Drew Brees isn’t just tone deaf. He’s willfully ignorant.
While other white athletes are carefully reflecting on the racism that remains woven tightly into the fabric of this country and their part in it, Brees is doubling down on the lie that has given so many people cover to ignore and discredit Colin Kaepernick’s protests. He’s perpetuating the misinformation that Kaepernick taking a knee was ever about anything besides police brutality against black and brown people.
“I will never agree with anybody disrespecting the flag of the United States of America or our country,” Brees said during an interview with Daniel Roberts of YahooFinance that was posted Wednesday. “Let me just tell you what I see or what I feel when the national anthem is played and when I look at the flag of the United States. I envision my two grandfathers, who fought for this country during World War II, one in the Army and one in the Marine Corps, both risking their lives to protect our country and to try to make our country and this world a better place.
“And in many cases, it brings me to tears, thinking about all that has been sacrificed,” he added. “Not just those in the military but, for that matter, those throughout the civil rights movements of the ‘60s and everyone and all that has been endured by so many people up until this point.”
What Brees said isn’t just disingenuous, it’s self-absorbed, the kind of entitled view only a white person can have. And with the country roiled by protests as it tries to reckon with the brutal consequences of its endemic racism, it’s dangerous.
In a searing video on Instagram, Malcolm Jenkins blasted his teammate’s ignorance and insensitivity.
“The whole country’s on fire and the first thing you do is criticize one’s peaceful protest,” said Jenkins, who raised his fist during the anthem in 2016 and 2017.
Truth is, the protests by Kaepernick and other players were never about the flag, the anthem or the military. There had been a string of high-profile cases of black and brown people dying at the hands of police, most of which had gone unpunished, and Kaepernick was trying to get white America’s attention.
To get us to care. That police treated people of color worse, yes. But also that our entire society is rigged against minorities, the ugly legacy of slavery and colonization.
But most of us didn’t believe it, and we didn’t want to hear about it. So Kaepernick’s protest – about as peaceful and respectful a gesture as someone who is pissed off can make – was twisted into something ugly. Something unpatriotic.
Something that didn’t have to be listened to and didn’t need to be addressed.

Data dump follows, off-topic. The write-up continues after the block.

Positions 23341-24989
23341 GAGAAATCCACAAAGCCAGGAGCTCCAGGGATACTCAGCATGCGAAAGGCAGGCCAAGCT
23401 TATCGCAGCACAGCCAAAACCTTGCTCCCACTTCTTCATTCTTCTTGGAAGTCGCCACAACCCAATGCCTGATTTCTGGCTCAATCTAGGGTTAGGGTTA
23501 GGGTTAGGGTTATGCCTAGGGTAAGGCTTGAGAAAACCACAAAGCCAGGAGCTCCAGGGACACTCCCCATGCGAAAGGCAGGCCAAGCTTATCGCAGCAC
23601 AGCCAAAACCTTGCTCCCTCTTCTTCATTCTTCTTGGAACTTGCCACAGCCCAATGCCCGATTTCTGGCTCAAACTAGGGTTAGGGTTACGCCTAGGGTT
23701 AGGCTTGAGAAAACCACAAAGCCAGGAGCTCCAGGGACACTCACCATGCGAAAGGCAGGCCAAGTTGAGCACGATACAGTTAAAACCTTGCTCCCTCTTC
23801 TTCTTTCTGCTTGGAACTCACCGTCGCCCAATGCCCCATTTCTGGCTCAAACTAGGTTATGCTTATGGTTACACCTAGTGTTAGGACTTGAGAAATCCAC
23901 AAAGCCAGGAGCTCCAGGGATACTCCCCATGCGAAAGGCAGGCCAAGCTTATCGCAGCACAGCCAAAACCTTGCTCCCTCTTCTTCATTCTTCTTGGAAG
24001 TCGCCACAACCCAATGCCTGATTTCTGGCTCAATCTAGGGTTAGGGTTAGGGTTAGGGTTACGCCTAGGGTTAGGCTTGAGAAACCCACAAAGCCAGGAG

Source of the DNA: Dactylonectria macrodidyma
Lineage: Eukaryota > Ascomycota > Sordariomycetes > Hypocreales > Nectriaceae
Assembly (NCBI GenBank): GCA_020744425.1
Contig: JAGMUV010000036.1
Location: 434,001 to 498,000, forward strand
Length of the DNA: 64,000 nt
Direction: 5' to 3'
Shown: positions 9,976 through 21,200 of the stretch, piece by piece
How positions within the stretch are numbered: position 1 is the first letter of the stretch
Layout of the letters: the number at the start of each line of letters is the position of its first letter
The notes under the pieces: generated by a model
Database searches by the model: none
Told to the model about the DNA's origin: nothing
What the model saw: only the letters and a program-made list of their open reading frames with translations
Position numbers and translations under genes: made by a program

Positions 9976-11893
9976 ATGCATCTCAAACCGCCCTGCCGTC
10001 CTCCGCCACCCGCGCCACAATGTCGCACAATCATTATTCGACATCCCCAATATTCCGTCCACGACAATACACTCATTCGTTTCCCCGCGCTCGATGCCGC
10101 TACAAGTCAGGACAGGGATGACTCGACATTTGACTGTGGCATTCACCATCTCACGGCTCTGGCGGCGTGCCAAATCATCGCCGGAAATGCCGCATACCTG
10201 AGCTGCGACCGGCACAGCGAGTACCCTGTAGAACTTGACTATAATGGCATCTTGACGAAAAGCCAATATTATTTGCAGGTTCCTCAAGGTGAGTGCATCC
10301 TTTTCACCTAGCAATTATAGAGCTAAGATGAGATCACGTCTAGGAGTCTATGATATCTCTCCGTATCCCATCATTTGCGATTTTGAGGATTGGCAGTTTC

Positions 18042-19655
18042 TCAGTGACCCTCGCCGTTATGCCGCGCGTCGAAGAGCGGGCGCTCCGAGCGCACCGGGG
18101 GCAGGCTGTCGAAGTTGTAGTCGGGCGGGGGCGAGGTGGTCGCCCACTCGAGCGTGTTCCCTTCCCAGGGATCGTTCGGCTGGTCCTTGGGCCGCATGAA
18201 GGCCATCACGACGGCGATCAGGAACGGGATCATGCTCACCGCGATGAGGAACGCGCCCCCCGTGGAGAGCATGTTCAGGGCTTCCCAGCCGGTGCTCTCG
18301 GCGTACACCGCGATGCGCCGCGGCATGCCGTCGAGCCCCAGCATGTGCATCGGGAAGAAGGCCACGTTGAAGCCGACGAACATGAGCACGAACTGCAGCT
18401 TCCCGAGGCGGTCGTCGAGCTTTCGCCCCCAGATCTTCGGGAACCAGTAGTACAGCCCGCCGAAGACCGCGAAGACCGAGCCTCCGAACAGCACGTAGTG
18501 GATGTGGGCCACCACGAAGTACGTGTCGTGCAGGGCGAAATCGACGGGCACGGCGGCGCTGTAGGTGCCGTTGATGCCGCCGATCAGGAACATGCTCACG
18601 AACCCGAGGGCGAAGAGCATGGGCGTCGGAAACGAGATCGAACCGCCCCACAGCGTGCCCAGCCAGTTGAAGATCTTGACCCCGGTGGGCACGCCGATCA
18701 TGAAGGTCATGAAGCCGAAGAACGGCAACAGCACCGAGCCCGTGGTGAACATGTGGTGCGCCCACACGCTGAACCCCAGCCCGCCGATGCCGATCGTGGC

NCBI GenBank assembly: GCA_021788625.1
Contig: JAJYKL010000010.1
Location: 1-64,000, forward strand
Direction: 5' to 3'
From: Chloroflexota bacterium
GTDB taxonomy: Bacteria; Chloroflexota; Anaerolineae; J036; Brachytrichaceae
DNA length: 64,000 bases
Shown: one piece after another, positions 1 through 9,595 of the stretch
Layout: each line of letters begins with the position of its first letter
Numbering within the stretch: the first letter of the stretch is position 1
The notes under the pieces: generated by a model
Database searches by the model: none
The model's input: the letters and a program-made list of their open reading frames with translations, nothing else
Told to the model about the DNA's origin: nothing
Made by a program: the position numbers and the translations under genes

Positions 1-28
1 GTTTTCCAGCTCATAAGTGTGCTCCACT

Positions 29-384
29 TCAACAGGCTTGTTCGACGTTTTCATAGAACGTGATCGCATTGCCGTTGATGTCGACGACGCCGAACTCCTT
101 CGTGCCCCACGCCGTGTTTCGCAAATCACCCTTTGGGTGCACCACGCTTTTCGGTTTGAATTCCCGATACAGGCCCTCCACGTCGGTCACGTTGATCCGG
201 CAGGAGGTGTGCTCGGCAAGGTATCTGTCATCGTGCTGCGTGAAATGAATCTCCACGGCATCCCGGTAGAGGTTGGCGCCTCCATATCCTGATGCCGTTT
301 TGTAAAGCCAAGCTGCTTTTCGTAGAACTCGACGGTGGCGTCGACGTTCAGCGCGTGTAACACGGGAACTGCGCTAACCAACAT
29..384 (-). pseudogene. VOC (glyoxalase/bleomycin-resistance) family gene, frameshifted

Four years later, we’re seeing just how foolish that was.
George Floyd is not the only black person killed by police since 2016 – far from it. But the sheer brutality of his death, a white officer kneeling on his neck for almost nine minutes while Floyd cries that he can’t breathe until his body goes limp, has resonated with America in a way we haven’t seen since the civil rights era.
And it is lost on no one that protesters, and even some law enforcement officials, are making the same gesture Kaepernick did.
“I was one of the people who initially thought Colin Kaepernick kneeling was disrespectful. I reacted to WHAT he was doing instead of WHY,” U.S. women’s hockey player Kendall Coyne Schofield said in a post on social media Tuesday.
“Then I listened and learned,” Coyne Schofield continued. “So let me be absolutely clear: It was NEVER about the flag. It was never about my family members who serve(d). It wasn’t about me. It always was and IS about George Floyd and the countless others who came before him.”
That kind of introspection and honesty by white Americans is essential if we’re ever going to achieve that more perfect union. Making his first public comments since Floyd’s death, Aaron Rodgers took issue with Brees’ message, stating emphatically that the protests have “NEVER” been about the flag or the anthem.
“Listen with an open heart, let’s educate ourselves, and then turn word and thought into action,” Rodgers posted.
But Brees can’t be bothered.
Sure, he turned his Instagram page black and posted an inspiring quote from Nelson Mandela. Those symbolic gestures are rendered meaningless when a day later you twist the intent of a peaceful gesture such as taking a knee.
“By standing there and showing respect to the flag with your hand over your heart, it shows unity,” Brees said. “It shows that we are all in this together, we can all do better and that we are all part of the solution.”
Brees has spent most of his life surrounded by teammates of all colors and backgrounds. He has played the bulk of his career for Sean Payton, probably the most enlightened white coach there is in the NFL. And still Brees said what he did.
“He don’t know no better,” teammate Michael Thomas said on Twitter.
But ignorance is no longer an excuse. And given the reaction there was on social media, it’s no longer going to be tolerated, either.
“If you don’t understand that other people’s experience is something totally different than you, then when you talk about the brotherhood and all this other bullshit, it’s just lip service. Or it’s only on the field,” Jenkins said, choking back tears.
“Because when we step off this field and I take my helmet off, I’m a black man walking around America. I’m telling you I’m dealing with these things and I’m telling you my community is dealing with these things, and your response to me is, `Don’t talk about that here, this is not the place.’
“Where is the place Drew?”
Our flag and our anthem are meant to be symbols of our nation’s most cherished ideals. To not understand, to prioritize the former over the latter that is the ultimate sign of disrespect.
Follow USA TODAY Sports columnist Nancy Armour on Twitter @nrarmour.